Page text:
Review: Adam’s Trail-A-Bike Folding Tag Along – Make Your Kid the Stoker!
Now that Spring has sprung and Summer temps seem to be hitting us early, we’ve been riding bikes to school more often. I’ve had the Adam’s Trail-A-Bike add on kid hauler for about a year now and we’ve used it to go to and from school, on dirt road adventures and just around town to the farmer’s market.
Several versions are available, most with a 20″ rear wheel. We tested the Original Alloy Folder One, which translates into a) it’s alloy, so it’s three pounds lighter than the original steel one, b) it folds in half for easier packing in a car and c) it’s a single speed. There are a couple models with larger wheels, a couple with gears and a shifter for the kids to play with and even a tandem one to haul two kids at once.
It’s a convenient way to haul a child to school or on errands, and works for a wide range of ages and sizes, particularly if they’re either not quite ready to ride their own bike on streets or the distance is a bit much for young legs. It’s also a solid workout when they decide not to pedal, as shown above. Read on for all the details…
The Trail-A-Bike is recommended for ages 4 to 6. I say that’s conservative, but go outside that at your own risk. My son is 7 and I still ride him to school on it. I’ve had my daughter on it since she was 3-1/2, which required an unapproved cutting of the seatpost. Here’s why: To fold the Trail-A-Bike in half, you remove the seatpost by loosening the quick release in the middle of the seat tube. The unit then pivots just in front of the chainring, essentially cutting its length in half.
The max insertion line on the post is designed to ensure there’s adequate post left below the quick release to keep it all stable. I cut about 1″ off to be able to get the seat low enough for my daughter to ride it, which means I’ll be limited as to how high it can go as she grows up. Or I could just order another seat post, which I may have to do since the max (claimed) weight limit is 85lbs and my kids have a ways to go before they’re tipping the scales that far. And I don’t know too many kids in the 4-6 range that weigh that much.
I also mentioned they offer a tandem version. I’m not sure I’d want to try that one, as having one kid on the back can cause the bike to wobble when they inevitably try to do tricks, spin around and sit backwards or pedal enthusiastically. Fluid pedaling from the kid minimized the feedback on the adult’s bike, but it can sometimes feel like your rear wheel is wrestling a boar. It’s enough to throw you off your line, which can be a bit dangerous if you’re riding in traffic. Their shenanigans affect a lighter weight adult more than a heavier one…which is why my wife didn’t care for towing it on her bike. At the very least, the adult pulling it should be an experienced rider.
The Trail-A-Bike attaches to the adult bike using a seatpost clamp. The clamp and the trailer are connected via a quick release bolt that has a nut threaded on one end and a clamp for extra security. A universal joint section lets it move up and down and side to side freely. The clamp comes with several sizes of sleeves to fit between it and the post, and you need to make sure you use the right size:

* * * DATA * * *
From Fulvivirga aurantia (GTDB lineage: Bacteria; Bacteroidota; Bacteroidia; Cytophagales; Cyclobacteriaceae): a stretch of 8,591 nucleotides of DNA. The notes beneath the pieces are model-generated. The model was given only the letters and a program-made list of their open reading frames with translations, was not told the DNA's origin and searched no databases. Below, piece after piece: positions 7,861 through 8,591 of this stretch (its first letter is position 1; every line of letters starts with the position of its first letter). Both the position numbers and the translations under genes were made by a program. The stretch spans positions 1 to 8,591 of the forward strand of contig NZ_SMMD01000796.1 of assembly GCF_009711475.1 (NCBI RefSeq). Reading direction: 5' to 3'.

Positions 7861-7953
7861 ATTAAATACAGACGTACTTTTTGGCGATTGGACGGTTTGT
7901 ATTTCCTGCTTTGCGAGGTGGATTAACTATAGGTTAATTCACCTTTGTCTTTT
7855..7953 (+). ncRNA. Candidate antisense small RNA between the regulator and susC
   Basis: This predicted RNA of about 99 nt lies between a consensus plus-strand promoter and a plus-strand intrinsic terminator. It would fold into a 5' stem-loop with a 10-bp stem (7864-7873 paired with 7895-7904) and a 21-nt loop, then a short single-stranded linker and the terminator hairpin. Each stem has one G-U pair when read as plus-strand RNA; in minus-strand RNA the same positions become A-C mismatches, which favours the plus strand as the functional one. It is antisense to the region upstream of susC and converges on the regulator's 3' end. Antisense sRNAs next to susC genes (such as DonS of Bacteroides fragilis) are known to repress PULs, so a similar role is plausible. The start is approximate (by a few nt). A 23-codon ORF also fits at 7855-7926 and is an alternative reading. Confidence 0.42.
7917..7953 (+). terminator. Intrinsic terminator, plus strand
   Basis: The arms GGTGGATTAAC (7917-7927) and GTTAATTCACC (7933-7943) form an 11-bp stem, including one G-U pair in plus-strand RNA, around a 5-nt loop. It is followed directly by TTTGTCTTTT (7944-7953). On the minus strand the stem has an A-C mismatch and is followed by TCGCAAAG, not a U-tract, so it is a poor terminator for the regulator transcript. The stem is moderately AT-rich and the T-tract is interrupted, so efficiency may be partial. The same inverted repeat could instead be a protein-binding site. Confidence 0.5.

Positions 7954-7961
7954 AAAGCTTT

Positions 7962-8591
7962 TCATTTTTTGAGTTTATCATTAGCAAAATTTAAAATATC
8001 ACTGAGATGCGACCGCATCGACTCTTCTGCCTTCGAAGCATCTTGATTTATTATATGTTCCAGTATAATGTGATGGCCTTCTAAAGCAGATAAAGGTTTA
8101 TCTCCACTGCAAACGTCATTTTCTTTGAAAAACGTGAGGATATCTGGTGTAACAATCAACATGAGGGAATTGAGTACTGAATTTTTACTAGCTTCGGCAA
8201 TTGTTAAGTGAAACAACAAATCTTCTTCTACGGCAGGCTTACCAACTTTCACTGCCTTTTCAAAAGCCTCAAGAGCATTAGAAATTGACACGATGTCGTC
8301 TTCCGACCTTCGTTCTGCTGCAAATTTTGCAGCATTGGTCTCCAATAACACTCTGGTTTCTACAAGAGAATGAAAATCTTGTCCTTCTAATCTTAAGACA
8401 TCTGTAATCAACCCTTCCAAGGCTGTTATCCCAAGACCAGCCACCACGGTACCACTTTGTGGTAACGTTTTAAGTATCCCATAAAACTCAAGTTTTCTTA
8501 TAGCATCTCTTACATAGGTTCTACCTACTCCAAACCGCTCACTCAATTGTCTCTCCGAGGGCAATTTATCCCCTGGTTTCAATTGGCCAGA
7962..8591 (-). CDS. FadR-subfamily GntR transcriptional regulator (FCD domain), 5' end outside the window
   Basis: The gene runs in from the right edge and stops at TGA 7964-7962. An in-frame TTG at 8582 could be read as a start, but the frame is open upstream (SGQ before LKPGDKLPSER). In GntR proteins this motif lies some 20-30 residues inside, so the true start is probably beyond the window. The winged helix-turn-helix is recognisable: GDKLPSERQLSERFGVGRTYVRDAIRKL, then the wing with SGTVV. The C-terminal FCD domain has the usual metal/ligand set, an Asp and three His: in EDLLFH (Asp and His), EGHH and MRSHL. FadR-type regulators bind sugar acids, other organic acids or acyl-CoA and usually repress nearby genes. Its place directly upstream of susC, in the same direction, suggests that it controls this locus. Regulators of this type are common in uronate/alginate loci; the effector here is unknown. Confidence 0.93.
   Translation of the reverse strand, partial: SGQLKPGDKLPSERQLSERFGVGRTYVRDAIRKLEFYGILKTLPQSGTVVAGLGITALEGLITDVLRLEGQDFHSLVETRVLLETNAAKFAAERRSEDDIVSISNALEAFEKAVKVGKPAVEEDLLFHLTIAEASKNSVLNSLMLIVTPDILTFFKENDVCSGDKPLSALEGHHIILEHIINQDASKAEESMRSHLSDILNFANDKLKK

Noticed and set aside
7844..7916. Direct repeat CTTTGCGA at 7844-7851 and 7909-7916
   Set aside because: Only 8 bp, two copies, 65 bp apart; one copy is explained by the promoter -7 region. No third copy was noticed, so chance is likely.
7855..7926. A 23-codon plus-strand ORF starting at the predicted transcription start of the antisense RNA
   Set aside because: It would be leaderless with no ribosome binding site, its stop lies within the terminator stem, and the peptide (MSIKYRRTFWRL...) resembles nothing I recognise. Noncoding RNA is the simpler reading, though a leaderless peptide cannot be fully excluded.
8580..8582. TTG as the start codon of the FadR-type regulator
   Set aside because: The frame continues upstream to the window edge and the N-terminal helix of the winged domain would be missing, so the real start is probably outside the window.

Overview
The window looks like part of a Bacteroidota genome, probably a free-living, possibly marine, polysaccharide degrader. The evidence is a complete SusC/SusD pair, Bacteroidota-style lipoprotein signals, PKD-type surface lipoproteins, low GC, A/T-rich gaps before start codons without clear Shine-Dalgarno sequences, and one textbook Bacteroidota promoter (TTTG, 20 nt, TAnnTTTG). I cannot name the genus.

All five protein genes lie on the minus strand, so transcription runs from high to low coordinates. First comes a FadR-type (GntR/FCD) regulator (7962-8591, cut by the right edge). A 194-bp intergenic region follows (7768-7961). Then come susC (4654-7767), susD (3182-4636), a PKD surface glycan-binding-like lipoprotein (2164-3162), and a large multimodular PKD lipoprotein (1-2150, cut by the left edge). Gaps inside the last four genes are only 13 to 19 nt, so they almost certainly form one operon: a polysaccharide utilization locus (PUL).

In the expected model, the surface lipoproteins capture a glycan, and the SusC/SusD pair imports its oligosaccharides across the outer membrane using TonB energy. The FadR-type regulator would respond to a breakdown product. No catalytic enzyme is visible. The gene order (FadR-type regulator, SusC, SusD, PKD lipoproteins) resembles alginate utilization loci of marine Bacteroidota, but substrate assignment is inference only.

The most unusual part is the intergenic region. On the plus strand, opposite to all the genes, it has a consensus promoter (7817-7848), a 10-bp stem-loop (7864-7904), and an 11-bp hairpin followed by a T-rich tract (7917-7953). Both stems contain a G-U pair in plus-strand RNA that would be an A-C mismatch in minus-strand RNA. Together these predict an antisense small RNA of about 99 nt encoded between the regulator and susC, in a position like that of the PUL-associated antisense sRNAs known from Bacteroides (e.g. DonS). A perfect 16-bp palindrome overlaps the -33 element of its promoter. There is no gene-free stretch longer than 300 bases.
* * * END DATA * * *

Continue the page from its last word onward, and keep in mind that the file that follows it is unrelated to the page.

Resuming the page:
On the left is an original clamp. On the right is one I overtighted around a too-thin spacer. There is no turning back…I tried my darnedest to spread it back open, wasn’t happening. So I had to order a new one. The plastic spacer also protects your post since there’s no metal-on-metal contact. Each spacer has a lip that goes on the bottom to keep the clamp from touching your frame/seatpost collar, too.
There is a bit of play between the connections, which can be disconcerting at first because it feels like the kid is rocking back and forth. Once you get used to it, it’s not as bad, and it could probably be fixed by shimming something small into the connection between the clamp and the trailer. I haven’t tried that because it hasn’t bothered me that much.
The stem is adjustable for height/reach and the handlebar has a small pad on the top bar. A fabric sleeve covers the top portion of the front tube to keep it from scratching the frame when it’s folded up.
It also includes a tall flagpole with a day glow orange flag and foam ball. It includes reflectors, too, and I put a blinky light on the seatpost. It has a full fender, full chainguard and even a bashguard as part of the frame. We’ve breezed down hills and through fast corners and it’s felt very stable. Uphill, it’s like having a little turbo boost when they start pedaling hard.
Besides providing a way to get my children to school without driving, it gets them (and me) some exercise and seems to delight passersby. Even motorists are much more pleasant and pass with much greater care than when I’m riding on my own. It doesn’t hurt that my kids wave to everyone.
Retail is $319. The steel one is $245 and only weighs 3lbs more (20.5 versus 23.5 pounds).